How money moves today (still not well)
This is the fourth post in our series "From old money to Smart Money." If you haven't read the first three, we recommend you start here.
The system today — even with electronic check deposits — really hasn’t changed that much from the Pony Express days.
- When you deposit a check, your bank will digitize it by automatically scanning hard-coded information on the check
- These new digital files are sent in batches, usually a couple times a day, to large, regional intermediary banks
- Sometimes, if they haven’t upgraded their technology, the regional bank will print out a picture of the check you sent, and then re-scan it into their system (yes, you read that right)
- The regional bank sends the file off to a clearing house
- Usually, that night, the check will get processed and settled
What have we upgraded here? We send the checks digitally (although still in batches) rather than using riders on horseback. But the chain of multiple banks remains intact. Batches are only sent and processed a few times a day (often once), with transfers still having to pass through multiple intermediaries.
And guess what else is still true?
What happens when a check clears? Shockingly, the answer: still nothing. Once the check-writer’s bank gets the check back, even digitally, nothing else happens.
Each bank along the way is just left to assume that the check has cleared on the other end, as long as they don’t receive bad news. But they have no way to know this for sure. Why? Because like we said, it would have been a huge pain back in the Pony Express days to be sending notices of completion back and forth all the time.
So instead, banks just assume the check was fine (in banking, the term “no news is good news” is still used today — so long as you don’t hear any bad news, assume the payment cleared).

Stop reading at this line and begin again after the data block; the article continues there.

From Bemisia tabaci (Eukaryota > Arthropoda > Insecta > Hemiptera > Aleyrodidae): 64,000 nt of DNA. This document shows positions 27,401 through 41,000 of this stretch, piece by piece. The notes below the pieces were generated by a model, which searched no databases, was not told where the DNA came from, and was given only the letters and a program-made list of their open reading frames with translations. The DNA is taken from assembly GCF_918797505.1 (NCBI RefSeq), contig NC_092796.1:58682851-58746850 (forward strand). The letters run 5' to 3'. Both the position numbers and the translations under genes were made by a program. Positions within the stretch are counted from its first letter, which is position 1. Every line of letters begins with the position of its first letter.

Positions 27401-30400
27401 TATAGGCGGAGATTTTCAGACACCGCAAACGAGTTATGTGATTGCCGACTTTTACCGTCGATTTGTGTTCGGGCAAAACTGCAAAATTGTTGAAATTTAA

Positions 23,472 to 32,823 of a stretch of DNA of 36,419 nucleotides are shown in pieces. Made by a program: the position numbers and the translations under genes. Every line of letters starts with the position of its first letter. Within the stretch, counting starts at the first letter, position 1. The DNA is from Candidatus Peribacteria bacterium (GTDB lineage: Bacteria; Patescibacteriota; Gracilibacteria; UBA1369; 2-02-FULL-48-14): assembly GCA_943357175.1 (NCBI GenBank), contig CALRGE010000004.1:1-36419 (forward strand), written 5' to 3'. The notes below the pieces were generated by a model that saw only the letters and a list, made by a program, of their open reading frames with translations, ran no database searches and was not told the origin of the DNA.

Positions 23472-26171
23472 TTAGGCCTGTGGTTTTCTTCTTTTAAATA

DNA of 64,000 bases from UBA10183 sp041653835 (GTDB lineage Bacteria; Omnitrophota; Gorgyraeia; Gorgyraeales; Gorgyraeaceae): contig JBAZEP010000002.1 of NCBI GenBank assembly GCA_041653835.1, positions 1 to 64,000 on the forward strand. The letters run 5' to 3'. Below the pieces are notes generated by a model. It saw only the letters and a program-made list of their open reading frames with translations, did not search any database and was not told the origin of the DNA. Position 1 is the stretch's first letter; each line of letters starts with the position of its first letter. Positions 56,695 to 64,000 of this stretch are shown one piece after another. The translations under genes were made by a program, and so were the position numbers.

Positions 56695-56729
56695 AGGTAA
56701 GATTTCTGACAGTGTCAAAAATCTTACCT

They need to give the payee their money anyway. So now there’s a massive structural vulnerability in the system, ripe for fraud. And guess who ends up bearing the costs of that? You, the customer — either directly (banks will charge you for the fraud if you don’t dispute it), or indirectly (through their fees and business models).
ACH saves the day?
ACH transfers are the backbone of how we send money today. They’re how we usually get paid, how we link our bank accounts to apps like Venmo or Robinhood, and more.
ACH came about in the 1970s when banks were getting overwhelmed by the number of physical checks and decided to develop an “Automated Clearing House.” Why send checks when you can just send the data from the checks?
This was a smart idea, except… they didn’t actually change anything. ACH transfers use the exact same processes as checks do. They just don’t have a piece of paper associated with them. The electronic “batch files” (just like Pony-Express-managed bags of checks) are passed from bank to bank. And yes, those digital files move faster than people on horses, but they get processed and re-batched every step of the way, between every bank and clearing house.
The same vulnerabilities exist here as the checking system: you can pull money out of an empty account, and not realize it until days later!
Making an ACH payment from St. Louis to small-town California could follow the same path of correspondents as the Pony Express did, back 150 years ago. And just like the Pony Express, the ACH batches only depart a couple times a day from each bank.
It’s feasible — seriously — that a Pony Express check could beat an ACH payment today. Oh, and we forgot to mention: unlike ACH, the Pony Express was also open on weekends!
That doesn't sound good, but we do keep hearing about lots of "fintech" innovation recently. What's that all about? You can read on for more...